Whenever Norris needed to make a pitch, however, he had one. That encapsulates Detroit's talented 23-year-old lefty's game right now as he tries to shore up a rotation spot, making his second start since being recalled from Triple-A Toledo.
When Norris is on, he can dominate a lineup, as he showed last year. The key when he's off is staying a pitch away from getting out.
"He's obviously electric," second baseman Ian Kinsler said. "If he can harness it just a tick, he can be really, really good."
As he was, he was plenty good enough Wednesday. He set a career high with eight strikeouts, and he did so with his first out of the fourth inning, his 17th batter of the afternoon. Five of those strikeouts were called, including a first-inning fastball to freeze Marcell Ozuna and a nasty changeup to buckle Giancarlo Stanton and strand two runners in the opening inning.
"I like getting them swinging, but most of the ones that were looking were quality pitches in the zone," Norris said. "It's executing a quality pitch."
Five of his strikeouts came with runners on base, including another changeup that sent down Christian Yelich swinging with two on and two out in the second, with the Marlins having a chance to erase their early deficit or even pull ahead.
Norris had the strikeout when he needed it. The flip side, of course, was that he needed it so often.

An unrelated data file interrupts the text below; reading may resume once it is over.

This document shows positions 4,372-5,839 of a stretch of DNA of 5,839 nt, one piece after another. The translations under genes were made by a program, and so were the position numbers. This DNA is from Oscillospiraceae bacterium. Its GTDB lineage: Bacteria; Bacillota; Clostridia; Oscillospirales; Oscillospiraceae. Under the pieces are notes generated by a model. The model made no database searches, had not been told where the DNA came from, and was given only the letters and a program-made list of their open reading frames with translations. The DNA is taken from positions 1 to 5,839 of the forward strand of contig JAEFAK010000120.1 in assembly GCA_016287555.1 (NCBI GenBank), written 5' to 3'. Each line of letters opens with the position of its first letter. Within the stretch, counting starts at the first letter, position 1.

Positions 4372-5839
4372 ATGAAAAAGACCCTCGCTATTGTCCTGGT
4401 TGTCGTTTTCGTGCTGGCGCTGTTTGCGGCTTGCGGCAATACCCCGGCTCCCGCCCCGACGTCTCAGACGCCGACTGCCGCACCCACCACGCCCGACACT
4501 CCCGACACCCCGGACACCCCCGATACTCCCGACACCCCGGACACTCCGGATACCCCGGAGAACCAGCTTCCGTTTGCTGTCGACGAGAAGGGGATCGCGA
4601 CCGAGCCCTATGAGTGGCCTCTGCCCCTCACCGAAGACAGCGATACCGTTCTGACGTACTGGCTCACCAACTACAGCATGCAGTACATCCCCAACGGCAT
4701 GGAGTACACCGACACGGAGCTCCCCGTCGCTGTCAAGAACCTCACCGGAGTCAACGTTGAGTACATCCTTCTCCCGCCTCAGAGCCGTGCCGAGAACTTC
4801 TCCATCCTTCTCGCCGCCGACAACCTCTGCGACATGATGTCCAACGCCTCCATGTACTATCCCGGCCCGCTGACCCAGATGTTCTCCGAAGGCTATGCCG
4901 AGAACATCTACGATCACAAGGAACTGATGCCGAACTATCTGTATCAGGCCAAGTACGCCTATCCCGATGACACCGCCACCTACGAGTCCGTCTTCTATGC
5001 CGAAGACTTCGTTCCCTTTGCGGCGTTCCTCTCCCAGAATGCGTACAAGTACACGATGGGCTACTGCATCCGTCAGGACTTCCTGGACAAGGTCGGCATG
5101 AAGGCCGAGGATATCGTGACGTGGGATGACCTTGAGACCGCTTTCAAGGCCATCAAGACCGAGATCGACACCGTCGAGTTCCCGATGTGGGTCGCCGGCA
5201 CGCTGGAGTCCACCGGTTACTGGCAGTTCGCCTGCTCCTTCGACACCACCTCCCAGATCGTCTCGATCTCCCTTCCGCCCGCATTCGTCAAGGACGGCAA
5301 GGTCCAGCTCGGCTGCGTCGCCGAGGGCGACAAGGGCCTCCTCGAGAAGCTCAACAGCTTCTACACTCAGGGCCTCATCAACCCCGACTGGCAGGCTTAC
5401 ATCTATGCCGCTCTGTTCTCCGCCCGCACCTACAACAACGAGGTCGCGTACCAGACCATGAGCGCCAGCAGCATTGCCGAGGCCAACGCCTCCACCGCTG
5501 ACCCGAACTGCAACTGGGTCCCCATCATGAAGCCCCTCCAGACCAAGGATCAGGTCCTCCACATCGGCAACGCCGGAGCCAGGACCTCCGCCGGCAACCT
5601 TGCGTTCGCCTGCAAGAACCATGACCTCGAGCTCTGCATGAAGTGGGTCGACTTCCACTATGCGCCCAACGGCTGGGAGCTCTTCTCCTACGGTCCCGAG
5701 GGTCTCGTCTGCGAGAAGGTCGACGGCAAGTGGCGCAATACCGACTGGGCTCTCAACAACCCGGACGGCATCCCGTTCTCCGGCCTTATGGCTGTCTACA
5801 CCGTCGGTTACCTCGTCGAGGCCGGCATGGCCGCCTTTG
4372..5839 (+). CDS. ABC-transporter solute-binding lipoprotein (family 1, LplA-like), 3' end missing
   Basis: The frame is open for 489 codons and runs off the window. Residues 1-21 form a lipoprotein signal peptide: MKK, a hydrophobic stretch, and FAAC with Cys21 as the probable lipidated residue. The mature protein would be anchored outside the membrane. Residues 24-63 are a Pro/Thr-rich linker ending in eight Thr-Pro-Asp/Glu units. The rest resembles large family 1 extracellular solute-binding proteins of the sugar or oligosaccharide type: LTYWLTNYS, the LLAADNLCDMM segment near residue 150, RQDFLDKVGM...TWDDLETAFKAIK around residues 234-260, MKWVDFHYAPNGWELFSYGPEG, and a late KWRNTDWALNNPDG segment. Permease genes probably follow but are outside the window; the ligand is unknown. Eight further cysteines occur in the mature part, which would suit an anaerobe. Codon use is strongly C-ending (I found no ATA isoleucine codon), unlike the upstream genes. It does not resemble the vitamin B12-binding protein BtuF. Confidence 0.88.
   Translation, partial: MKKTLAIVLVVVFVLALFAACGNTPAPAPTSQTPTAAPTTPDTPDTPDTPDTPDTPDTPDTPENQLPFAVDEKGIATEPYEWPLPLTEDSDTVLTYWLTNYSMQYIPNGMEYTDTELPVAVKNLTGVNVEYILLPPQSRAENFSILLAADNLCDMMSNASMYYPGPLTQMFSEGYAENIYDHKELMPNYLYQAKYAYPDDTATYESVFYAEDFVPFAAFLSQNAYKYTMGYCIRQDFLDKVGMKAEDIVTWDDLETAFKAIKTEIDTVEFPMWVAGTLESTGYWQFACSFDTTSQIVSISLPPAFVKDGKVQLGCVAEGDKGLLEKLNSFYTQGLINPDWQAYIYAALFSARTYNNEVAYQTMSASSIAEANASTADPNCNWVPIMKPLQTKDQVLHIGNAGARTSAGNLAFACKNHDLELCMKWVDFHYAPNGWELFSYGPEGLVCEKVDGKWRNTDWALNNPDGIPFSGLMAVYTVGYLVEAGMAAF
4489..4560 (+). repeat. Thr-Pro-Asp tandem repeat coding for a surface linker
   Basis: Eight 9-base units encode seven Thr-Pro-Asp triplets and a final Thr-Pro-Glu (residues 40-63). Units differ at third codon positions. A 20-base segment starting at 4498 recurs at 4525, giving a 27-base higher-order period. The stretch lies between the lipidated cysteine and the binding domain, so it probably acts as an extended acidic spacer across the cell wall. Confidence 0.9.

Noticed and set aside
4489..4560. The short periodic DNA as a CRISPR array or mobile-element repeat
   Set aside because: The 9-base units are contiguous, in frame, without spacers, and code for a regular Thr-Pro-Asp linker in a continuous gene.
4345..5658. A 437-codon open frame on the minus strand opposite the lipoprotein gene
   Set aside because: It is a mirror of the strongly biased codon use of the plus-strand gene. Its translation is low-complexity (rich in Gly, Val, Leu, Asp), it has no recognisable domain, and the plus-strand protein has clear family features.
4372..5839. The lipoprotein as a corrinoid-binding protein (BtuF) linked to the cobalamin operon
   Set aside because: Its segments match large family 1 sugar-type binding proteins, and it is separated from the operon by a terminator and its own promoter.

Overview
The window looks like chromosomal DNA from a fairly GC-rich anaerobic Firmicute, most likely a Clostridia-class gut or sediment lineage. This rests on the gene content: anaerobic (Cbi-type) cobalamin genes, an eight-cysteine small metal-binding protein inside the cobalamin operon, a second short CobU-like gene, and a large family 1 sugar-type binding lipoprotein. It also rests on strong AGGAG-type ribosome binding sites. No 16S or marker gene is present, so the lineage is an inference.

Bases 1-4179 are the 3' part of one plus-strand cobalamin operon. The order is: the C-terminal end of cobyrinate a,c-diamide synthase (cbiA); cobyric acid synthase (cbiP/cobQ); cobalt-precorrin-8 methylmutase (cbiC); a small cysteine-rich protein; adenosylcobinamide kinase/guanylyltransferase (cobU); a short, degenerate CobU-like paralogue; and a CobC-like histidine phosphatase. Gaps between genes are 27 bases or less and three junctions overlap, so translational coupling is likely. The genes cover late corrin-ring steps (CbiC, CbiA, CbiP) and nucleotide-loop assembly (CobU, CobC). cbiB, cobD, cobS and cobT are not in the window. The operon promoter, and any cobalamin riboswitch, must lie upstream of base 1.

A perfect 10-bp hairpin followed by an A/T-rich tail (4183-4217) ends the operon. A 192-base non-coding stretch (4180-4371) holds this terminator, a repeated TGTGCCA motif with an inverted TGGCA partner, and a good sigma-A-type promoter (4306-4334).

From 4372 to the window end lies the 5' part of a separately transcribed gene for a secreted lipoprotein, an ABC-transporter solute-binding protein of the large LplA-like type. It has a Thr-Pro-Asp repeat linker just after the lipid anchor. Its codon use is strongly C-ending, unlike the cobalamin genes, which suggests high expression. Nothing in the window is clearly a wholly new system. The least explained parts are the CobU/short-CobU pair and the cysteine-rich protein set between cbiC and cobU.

"For Norris with the pitch count up and the baserunners, the traffic, strikeouts became very important," manager Brad Ausmus said.
Norris set his career high in strikeouts on a day when he allowed eight hits over five innings and 100 pitches. He had 76 pitches through three innings, yet had only one walk, a four-pitch pass to Derek Dietrich. He didn't record a groundout until the fourth inning, and finished with two. The only Tigers defender with a putout through three innings was right fielder Steven Moya.
"Early on, I was just trying to throw get-me-over fastballs, which were missing," Norris said. "Later on, I was really letting the ball go, challenging the guys.
"For me, a big part is just challenging guys first pitch and being able to get ahead with that rather than trying to throw 91-92 sinkers down in the zone and end up missing with them or cutting on it. Rather just go and attack guys with 94-95 and say, 'Here it is. Hit it.' It's easier for me to command the ball that way. It's more of a mental approach than anything."
An early lead allowed him to attack, a credit to the Tigers' offense. The strikeouts, in turn, made life easier on the Tigers' defense.
Said Kinsler: "He had big strikeouts at big moments in innings. It takes a lot of pressure off a defense. Again, I think there's a lot more in there than what he showed today."